“Hiding within those mounds of data is knowledge that could change the life of a patient, or change the world.” (Atul Butte, Stanford) "Information is the oil of the 21st century, and analytics is the combustion engine” (Peter Sondergaard, Senior Vice President, Gartner) “War is 90% information.” (Napoleon Bonaparte) "Big Data will spell the death of customer segmentation and force the marketer to understand each customer as an individual within 18 months or risk being left in the dust.” (Ginni Rometty, CEO, IBM) “Without big data analytics, companies are blind and deaf, wandering out onto the web like deer on a freeway.” (Geoffrey Moore, author and consultant) “The world is one big data problem.” (Andrew McAfee) “I keep saying that the sexy job in the next 10 years will be statisticians, and I’m not kidding.” (Hal Varian, chief economist at Google) “The temptation to form premature theories upon insufficient data is the bane of our profession.” (Sherlock Holmes, fictional detective) "The most valuable commodity I know of is information." (Gordon Gekko, Wall Street) "If we have data, let’s look at data. If all we have our opinions, let’s go with mine." (Jim Barksdale, former Netscape CEO) “Processed data is information. Processed information is knowledge, Processed knowledge is Wisdom.” (Ankala V. Subbarao)
We've seen increasing interest and adoption in recognition and routing of inbound content, automated classification of records and email, metadata addition and correction, and all of the improvements in access, security, de-duplication, and retention that flow from this. But content analytics can offer so much more than this, with many applications and uses yet to come, and by 2020 will be one of the primary tools used by any enterprise. Here are eleven facts you might not have known about content analytics, taken from AIIM's latest research - Content Analytics: automating processes, and extracting knowledge. Enjoy!
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People often seem to think oil & gas companies are leading-edge and have enough money to invest in whatever systems they like and that they live in a World of 3D models, data, and analytics. The real picture is often very different. Exploration and production companies, who search for and extract hydrocarbons, see information systems and information management as something necessary but not something that excites the interest of the board. Data is certainly much in evidence, but information overall is not treated as ‘the new oil’ by the industry. Much of the focus on data is within the geoscience discipline, from the creation of seismic surveys to reservoir modeling and interpretation. The techniques have changed a bit, but mostly we see increases in resolution, frequency, and speed of analysis. This clearly improves the odds of making a discovery and reduces the financial risks of drilling.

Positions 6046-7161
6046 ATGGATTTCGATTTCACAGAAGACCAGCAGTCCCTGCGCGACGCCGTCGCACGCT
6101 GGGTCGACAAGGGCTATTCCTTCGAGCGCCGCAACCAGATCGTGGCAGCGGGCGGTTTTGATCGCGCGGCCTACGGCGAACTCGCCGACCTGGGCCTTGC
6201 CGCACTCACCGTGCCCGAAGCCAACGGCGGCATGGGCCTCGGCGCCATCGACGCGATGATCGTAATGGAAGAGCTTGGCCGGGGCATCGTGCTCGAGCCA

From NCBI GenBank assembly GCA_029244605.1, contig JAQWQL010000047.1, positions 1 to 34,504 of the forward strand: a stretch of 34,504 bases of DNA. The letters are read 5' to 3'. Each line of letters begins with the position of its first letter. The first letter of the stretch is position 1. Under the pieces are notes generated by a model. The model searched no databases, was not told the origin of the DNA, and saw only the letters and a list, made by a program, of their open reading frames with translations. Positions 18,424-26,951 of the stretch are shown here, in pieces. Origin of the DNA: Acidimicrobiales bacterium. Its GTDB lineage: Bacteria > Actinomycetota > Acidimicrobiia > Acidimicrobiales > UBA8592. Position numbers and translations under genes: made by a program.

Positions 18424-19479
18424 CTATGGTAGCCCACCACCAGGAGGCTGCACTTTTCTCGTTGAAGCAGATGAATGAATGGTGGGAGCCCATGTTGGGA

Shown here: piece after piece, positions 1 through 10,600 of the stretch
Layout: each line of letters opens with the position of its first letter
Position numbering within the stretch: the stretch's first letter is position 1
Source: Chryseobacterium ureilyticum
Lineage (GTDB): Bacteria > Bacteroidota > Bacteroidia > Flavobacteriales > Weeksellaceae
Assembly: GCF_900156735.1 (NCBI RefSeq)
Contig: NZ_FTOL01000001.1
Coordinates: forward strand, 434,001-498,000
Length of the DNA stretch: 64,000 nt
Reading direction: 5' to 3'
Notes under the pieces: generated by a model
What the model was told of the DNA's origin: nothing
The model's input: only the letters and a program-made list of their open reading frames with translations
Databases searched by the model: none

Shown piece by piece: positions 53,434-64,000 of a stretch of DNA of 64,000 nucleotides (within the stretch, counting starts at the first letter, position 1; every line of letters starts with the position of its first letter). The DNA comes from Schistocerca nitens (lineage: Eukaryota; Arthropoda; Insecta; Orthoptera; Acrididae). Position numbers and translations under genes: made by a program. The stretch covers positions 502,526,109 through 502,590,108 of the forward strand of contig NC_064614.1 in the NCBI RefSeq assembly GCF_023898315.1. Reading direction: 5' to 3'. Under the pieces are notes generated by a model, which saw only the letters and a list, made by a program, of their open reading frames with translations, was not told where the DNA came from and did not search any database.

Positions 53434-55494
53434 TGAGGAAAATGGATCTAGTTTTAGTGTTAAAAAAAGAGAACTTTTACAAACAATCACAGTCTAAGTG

As we start to think about #AIIM15, I thought I would ask a number of our sponsors a few identical questions in order to get an understanding of how they see the future of our industry -- and let those of you attending start to think about your own questions to ask them in San Diego. Here are the three questions I'll ask: What are the three biggest challenges you see your customers facing while trying to “Embrace the Chaos”? What do you see as the three most important trends related to Information Management facing organizations over the next 18-24 months? What will be different in our industry two years from now? What are the three most important things attendees should know about your company?
How do we get any business insight out of all the information we are gathering? Here's an action plan:
The emerging picture for big data analytics suggests that there is still a very high expectation for the potential value, and overall, early adopters are achieving good results that are helping to drive decision making in the business. But despite the fact that more trained practitioners have joined the ranks, there is still a skills shortage. Plus, the tools available are still considered hard to use and somewhat expensive. The overarching theme is that many organizations are too immature in their content management, search, and basic reporting to contemplate big content projects just yet, although they are making technology decisions today with a view to a big data future. AIIM's research study, "Big Data and Content Analytics -- Measuring the ROI," sought to find out more. Below, see the five key trends from the research project.